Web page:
Years ago, Hoy Hickman, then the executive for worship for the United Methodist Church, made a survey of congregational singing in large Methodist Churches. The factor that was most constant in full-voiced congregations was a song leader who seemed able to encourage the congregants to join in the song.
While I agree with Bob that singability is important, I believe that familiarity is also a key to good singing. Congregation's can sing challenging music if they are familiar with it. Some of the complex Christmas music would be my example.
There's a place for non-musical services. Some people with hearing challenges find music especially hard to bear. There is much larger body of worshipers, however, for whom congregational singing is important.
Julia said…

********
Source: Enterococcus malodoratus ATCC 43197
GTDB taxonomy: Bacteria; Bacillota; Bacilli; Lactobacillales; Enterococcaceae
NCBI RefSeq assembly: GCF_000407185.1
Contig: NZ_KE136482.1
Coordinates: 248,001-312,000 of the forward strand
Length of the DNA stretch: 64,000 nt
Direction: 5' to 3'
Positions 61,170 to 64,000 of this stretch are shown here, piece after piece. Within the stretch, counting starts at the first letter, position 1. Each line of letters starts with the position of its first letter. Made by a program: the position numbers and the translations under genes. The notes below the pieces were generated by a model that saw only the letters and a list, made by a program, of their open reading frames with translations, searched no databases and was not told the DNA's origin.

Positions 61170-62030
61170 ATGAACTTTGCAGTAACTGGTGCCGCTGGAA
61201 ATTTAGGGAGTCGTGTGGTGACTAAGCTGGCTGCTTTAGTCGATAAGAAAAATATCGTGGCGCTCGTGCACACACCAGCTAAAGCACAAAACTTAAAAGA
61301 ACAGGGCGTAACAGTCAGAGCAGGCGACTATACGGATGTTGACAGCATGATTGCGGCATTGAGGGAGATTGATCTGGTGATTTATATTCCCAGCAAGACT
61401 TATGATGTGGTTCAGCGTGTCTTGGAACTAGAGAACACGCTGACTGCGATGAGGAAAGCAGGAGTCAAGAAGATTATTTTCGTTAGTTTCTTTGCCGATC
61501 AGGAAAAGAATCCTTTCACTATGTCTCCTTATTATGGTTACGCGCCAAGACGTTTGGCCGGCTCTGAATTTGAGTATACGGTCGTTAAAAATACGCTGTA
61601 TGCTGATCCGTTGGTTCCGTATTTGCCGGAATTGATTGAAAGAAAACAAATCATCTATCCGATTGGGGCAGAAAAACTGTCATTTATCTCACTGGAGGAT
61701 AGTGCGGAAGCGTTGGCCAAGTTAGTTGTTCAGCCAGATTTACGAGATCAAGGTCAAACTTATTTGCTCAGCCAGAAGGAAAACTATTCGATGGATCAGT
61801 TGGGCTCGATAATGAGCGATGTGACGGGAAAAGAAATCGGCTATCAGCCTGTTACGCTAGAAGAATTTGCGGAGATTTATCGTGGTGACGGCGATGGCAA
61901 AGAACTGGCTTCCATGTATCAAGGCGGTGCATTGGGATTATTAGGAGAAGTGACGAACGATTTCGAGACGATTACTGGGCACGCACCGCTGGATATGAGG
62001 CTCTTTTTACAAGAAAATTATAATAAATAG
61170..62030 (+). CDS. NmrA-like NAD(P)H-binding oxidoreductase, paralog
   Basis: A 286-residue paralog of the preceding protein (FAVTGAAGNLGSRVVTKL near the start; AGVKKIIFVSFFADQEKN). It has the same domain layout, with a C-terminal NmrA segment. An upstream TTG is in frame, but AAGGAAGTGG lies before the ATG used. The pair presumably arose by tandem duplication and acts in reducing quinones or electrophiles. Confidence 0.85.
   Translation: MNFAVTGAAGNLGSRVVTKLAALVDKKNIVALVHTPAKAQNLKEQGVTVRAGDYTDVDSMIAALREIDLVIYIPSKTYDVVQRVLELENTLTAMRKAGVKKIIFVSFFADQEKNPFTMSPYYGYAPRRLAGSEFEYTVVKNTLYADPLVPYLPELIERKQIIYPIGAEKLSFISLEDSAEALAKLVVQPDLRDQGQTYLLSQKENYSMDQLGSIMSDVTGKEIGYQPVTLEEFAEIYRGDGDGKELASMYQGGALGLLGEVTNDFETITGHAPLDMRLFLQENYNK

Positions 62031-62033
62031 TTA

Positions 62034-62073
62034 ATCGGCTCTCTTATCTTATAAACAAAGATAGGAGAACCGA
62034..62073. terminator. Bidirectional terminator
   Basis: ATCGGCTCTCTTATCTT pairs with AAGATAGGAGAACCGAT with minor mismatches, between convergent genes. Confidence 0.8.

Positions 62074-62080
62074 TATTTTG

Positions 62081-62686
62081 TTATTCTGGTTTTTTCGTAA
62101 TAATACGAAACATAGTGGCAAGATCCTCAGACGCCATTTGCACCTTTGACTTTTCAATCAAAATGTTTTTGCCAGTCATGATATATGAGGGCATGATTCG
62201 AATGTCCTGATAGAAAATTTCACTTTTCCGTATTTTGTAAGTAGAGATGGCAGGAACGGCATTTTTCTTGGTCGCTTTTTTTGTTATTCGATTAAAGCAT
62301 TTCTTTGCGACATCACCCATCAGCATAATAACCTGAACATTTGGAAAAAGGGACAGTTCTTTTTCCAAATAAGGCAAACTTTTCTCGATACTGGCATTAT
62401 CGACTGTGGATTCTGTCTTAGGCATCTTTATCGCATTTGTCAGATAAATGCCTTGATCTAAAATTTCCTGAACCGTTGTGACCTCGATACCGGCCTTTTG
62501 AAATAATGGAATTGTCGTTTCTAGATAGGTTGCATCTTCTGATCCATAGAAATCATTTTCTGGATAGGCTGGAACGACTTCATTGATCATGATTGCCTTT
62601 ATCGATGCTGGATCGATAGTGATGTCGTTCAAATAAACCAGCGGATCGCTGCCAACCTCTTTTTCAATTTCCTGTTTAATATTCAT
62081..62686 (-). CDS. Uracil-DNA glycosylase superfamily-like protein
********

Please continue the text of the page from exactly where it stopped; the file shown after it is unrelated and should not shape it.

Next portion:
I am a Singer. In my own Eastern Orthodox church, the whole service is chanted. So as a singer I am part of the liturgy.

Raised Methodist, with beautiful music. That's what Methodists used to be -- art-driven.

Simplifying the music and blanding-down the lyrics (sometimes politically challenging) was disastrous for congregational singing.

I think it mostly came from removal of music education in the schools, to allow lower taxes. The secret sin of the age: Thinking the only education our children need is vocational.

If your child asks for a loaf, do you give him a stone? And in 20th century America we learned that that is exactly what you do ...
David Mc said…
Song of hope.